Gnomic poetry

For the map projection see Gnomonic projection; for the game, see Nomic; for the mythological being, see Gnome.

Gnomic poetry consists of meaningful sayings put into verse to aid the memory. They were known by the Greeks as gnomes, from the Greek word for "an opinion". A gnome was defined by the Elizabethan critic Henry Peacham as "a saying pertaining to the manners and common practices of men, which declareth, with an apt brevity, what in this our life ought to be done, or not done".[1]

It belongs to the broad family of wisdom literature, which expresses general truths about the world. Topics range over the divine and secular, from moral aphorisms to hierarchical social relationships.[citation needed]

Ancient Greek gnomic literatureEdit

The gnomic poets of Greece, who flourished in the 6th century BCE, were those who arranged series of sententious maxims in verse. These were collected in the 4th century, by Lobon of Argos, an orator, but his collection has disappeared.[1] Hesiod's Works and Days is considered to be one of the earliest works of this genre.

The chief gnomic poets were Theognis, Solon, Phocylides, Simonides of Amorgos, Demodocus, Xenophanes and Euenus. With the exception of Theognis, whose gnomes were fortunately preserved by some schoolmaster about 300 BCE, only fragments of the gnomic poets have come down to us.[1] There is at least one known woman gnomic poet, Kassia; nearly 789 of her verses survive.

The moral poem attributed to Phocylides, long supposed to be a masterpiece of the school, is now known to have been written by a Jew in Alexandria. Of the gnomic movement typified by the moral works of the poets named above, Gilbert Murray has remarked that it receives its special expression in the conception of the Seven Wise Men, to whom such proverbs as "Know thyself" and "Nothing in excess" were popularly attributed, and whose names differed in different lists.[1]

These gnomes or maxims were extended and put into literary shape by the poets. Fragments of Solon, Euenus, and Mimnermus have been preserved, in a very confused state, from having been written, for purposes of comparison, on the margins of the manuscripts of Theognis, whence they have often slipped into the text of that poet. Theognis enshrines his moral precepts in his elegies, and this was probably the custom of the rest; it is improbable that there ever existed a species of poetry made up entirely of successive gnomes. But the title gnomic came to be given to all poetry which dealt in a sententious way with questions of ethics. It was, unquestionably, the source from which moral philosophy was directly developed, and theorists upon life and infinity, such as Pythagoras and Xenophanes, seem to have begun their career as gnomic poets.[1]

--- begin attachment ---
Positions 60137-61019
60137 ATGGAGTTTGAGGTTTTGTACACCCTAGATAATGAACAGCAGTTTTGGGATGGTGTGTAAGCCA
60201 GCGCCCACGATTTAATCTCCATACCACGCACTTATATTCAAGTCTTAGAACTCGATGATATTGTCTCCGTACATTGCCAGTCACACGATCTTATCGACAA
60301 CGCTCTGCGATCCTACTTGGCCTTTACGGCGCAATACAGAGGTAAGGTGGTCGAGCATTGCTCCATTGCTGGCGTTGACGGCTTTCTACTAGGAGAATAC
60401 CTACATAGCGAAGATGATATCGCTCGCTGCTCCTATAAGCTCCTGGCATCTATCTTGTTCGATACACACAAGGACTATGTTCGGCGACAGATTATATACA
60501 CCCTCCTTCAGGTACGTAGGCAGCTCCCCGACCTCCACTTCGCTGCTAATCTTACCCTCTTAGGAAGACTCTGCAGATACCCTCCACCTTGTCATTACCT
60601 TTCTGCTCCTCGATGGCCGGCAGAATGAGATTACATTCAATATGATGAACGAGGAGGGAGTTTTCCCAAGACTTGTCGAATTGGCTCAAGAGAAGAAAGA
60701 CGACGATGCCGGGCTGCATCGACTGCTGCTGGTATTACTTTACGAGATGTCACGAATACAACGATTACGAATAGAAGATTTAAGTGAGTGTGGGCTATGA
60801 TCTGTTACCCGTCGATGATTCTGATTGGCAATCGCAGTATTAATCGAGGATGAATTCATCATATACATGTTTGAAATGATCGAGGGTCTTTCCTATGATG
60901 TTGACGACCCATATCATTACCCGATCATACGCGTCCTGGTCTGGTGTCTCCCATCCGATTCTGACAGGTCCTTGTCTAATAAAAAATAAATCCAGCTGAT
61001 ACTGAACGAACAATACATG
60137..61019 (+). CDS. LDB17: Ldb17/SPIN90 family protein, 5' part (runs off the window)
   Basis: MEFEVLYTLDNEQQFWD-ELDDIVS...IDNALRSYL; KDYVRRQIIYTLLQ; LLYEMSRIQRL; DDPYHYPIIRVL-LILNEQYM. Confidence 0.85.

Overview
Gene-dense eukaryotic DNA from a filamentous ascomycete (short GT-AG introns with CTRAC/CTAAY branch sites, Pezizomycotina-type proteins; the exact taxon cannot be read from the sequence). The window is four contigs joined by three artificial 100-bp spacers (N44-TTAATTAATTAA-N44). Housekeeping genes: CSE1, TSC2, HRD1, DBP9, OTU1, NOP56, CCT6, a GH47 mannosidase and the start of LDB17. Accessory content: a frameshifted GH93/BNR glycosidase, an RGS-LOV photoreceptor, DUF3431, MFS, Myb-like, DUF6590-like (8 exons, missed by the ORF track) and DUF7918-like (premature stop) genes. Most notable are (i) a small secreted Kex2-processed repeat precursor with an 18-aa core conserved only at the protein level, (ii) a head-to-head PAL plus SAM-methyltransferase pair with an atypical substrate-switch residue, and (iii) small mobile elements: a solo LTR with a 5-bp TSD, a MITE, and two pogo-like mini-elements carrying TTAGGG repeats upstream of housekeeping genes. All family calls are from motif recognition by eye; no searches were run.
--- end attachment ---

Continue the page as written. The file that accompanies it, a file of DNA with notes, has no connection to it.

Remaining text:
Gnomes, in their literary sense, belong to the dawn of literature, in their naiveté and their simplicity and moralizing. Many of the ethical reflections of the great dramatists, and in particular of Sophocles and Euripides, are gnomic distiches expanded. The ancient Greek gnomes are not all solemn; some are voluptuous and some chivalrous. Those of Demodocus of Leros had the reputation of being droll.[1]

J. A. Symonds writes that the gnomic poets mark a transition from Homer and Hesiod to the dramatists and moralists of Attica.[2]

Medieval and early modern gnomic literatureEdit

Gnomes are frequently to be found in the ancient literatures of Arabia, Persia and India, in Anglo-Saxon/Old English poetry and in the Icelandic staves. Comparable with the Anglo-Saxon examples are the Early Welsh gnomic poems.[3] The priamel, a brief, sententious kind of poem, which was in favor in Germany from the 12th to the 16th centuries, belonged to the true gnomic class, and was cultivated with particular success by Hans Rosenblut, the lyrical goldsmith of Nuremberg, in the 15th century.[1] Gnomic literature, including Maxims I and Maxims II, is a genre of Medieval Literature in England.

The gnomic spirit has occasionally been displayed by poets of a homely philosophy, such as Francis Quarles (1592–1644) in England and Gui de Pibrac (1529–1584) in France. The once-celebrated Quatrains of the latter, published in 1574, enjoyed an immense success throughout Europe; they were composed in deliberate imitation of the Greek gnomic writers of the 6th century BCE.[1]

With the gnomic writings of Pibrac it was long customary to bind up those of Antoine Faber (or Favre) (1557–1624) and of Pierre Mathieu (1563–1621).[1]


  1. ^ a b c d e f g h i   One or more of the preceding sentences incorporates text from a publication now in the public domainGosse, Edmund (1911). "Gnome and Gnomic Poetry". In Chisholm, Hugh (ed.). Encyclopædia Britannica. 12 (11th ed.). Cambridge University Press. pp. 151–152.
  2. ^ Symonds, J.A., Studies of the Greek Poets, p. 256.
  3. ^ Jackson, Kenneth, Early Welsh Gnomic Poems. University of Wales Press, Cardiff. 1935.


  • Easterling, P.E. (series editor), Bernard M.W. Knox (editor), Cambridge History of Classical Literature, v.I, Greek Literature, 1985. ISBN 0-521-21042-9, cf. Chapter 5, "Elegy and Iambus", p. 117 and onwards, for a treatment of Theognis, Solon, and others.
  • Murray, Gilbert, A History of Ancient Greek Literature, New York: D. Appleton and company, 1897. Cf. p. 85 and onwards regarding Gnomic Poetry
  • Symonds, J. A. (John Addington), Studies of the Greek Poets, London: Smith, Elder, & co, 1873–76.
  • James Howell, Lexicon Tetraglotton, 1660; 17th-century collection of gnomic sayings.

Further readingEdit